The claimant’s former employers had previously argued that Jordi Casamitjana was dismissed properly for gross misconduct. However, at the March 2020 hearing, they conceded that he had in fact done nothing wrong in raising his concerns and proposed a settlement which he accepted. (See articles in the BBC News online and the Guardian.)
Mr Casamitjana said: ‘This has been a great victory for all ethical vegans and animal protection. I am extremely happy with the conclusion that we have secured.
‘The case has established that ethical vegans are protected from discrimination, and I have received the acknowledgement I sought that my dismissal was based on my ethical veganism, and was not justified or justifiable.’
What do the tribunal findings on veganism mean for workplace practices?
As veganism is now protected by law, this means that employers have to ensure that they don’t discriminate against you as a vegan employee, unless there is an ‘objective justification.’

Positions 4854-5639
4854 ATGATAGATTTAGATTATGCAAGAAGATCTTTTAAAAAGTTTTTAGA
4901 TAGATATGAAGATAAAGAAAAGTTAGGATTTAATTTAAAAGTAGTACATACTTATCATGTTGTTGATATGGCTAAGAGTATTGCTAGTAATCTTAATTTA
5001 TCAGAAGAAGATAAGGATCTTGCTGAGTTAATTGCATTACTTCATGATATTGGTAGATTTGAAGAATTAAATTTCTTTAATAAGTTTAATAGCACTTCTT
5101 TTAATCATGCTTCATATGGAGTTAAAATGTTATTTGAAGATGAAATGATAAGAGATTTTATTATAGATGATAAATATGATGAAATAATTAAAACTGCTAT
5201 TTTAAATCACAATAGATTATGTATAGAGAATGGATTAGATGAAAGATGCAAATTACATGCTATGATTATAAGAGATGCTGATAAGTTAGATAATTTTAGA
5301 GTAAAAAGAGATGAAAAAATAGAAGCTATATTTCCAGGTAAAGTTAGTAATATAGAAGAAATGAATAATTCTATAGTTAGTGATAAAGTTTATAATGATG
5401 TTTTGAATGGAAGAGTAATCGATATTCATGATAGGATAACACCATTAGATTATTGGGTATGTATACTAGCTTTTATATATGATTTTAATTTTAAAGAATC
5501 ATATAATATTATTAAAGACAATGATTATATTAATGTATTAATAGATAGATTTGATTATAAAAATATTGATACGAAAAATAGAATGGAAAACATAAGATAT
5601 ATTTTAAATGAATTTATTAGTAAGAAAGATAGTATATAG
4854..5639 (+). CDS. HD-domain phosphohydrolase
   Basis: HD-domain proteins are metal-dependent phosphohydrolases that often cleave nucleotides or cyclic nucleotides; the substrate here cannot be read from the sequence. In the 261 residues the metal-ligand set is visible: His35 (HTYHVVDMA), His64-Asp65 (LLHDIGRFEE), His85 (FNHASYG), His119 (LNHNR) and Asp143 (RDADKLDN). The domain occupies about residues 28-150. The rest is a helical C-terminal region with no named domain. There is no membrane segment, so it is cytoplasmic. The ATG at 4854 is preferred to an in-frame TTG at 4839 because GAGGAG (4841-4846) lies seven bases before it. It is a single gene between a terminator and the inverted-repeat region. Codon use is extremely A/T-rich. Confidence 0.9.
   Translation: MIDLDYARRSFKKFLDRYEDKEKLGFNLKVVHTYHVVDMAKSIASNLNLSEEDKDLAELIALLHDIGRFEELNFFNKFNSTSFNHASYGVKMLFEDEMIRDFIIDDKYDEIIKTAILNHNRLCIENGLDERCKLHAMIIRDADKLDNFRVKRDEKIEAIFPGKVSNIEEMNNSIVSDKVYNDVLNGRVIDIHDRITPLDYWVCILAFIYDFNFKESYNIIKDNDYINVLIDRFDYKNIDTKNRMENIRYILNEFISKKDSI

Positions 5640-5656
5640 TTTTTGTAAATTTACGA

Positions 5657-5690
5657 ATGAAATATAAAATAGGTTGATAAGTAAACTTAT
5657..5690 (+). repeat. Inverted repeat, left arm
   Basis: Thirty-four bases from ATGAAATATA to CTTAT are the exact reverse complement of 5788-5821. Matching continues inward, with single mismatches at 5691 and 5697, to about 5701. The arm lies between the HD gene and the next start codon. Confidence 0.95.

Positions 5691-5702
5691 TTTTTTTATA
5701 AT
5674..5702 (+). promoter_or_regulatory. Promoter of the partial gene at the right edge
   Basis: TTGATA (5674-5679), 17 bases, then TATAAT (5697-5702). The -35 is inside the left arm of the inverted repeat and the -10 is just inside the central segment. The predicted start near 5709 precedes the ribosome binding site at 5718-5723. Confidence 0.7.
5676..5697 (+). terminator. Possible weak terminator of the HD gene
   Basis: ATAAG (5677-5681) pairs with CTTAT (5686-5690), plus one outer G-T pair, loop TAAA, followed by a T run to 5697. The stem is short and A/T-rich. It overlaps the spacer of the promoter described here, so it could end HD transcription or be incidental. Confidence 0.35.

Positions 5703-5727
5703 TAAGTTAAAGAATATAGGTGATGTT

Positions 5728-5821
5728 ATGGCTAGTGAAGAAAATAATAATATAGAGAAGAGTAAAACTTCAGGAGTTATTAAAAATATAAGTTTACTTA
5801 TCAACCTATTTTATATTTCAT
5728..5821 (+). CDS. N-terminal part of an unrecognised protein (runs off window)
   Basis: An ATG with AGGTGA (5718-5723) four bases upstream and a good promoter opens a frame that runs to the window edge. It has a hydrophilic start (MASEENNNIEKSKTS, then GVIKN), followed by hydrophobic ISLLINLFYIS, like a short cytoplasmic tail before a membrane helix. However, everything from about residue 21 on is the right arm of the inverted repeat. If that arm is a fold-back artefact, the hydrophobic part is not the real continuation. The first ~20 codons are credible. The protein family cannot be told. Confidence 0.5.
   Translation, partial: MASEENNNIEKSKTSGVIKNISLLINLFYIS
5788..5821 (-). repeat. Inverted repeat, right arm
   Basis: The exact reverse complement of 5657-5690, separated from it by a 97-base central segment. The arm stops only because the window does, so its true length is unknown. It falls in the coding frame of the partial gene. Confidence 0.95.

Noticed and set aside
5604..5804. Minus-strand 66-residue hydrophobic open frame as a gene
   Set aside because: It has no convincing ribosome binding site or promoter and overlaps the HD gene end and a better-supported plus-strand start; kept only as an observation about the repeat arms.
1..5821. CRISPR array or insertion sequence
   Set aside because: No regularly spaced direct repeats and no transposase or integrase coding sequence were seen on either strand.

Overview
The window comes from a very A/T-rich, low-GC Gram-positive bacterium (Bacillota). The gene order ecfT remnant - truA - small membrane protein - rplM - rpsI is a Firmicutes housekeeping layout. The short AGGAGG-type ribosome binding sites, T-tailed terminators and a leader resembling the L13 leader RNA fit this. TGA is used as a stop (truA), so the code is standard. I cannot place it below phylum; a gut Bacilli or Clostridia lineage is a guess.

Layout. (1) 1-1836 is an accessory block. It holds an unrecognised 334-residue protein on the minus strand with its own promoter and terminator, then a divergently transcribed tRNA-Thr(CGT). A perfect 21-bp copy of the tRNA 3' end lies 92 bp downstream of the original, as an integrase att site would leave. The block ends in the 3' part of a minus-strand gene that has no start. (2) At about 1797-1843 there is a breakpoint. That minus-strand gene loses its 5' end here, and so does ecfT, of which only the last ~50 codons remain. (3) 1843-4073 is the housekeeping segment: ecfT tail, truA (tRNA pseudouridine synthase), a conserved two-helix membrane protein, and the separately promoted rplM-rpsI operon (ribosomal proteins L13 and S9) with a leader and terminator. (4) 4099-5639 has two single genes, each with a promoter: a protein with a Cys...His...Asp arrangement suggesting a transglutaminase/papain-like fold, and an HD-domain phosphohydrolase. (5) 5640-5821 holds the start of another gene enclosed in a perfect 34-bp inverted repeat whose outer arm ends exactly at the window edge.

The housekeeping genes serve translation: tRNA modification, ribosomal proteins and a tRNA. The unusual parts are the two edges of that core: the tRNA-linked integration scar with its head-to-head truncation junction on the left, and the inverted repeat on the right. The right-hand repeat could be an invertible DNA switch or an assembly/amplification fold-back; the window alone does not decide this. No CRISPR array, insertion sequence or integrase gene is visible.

For example: you are asked to make cups of tea for the team using cows’ milk, but feel that you can’t do this because of your belief as an ethical vegan. What would be an objective justification for continuing to ask you to make tea using cow’s milk? Perhaps that no shops in the area sell alternative milks, and there are no other employees who could make the tea.
The above is simply an example of what could unfold in this developing area of law. There are many scenarios where you, as a vegan could face discrimination at work, and indeed many of these scenarios could be viewed as objectively justified by an employment tribunal.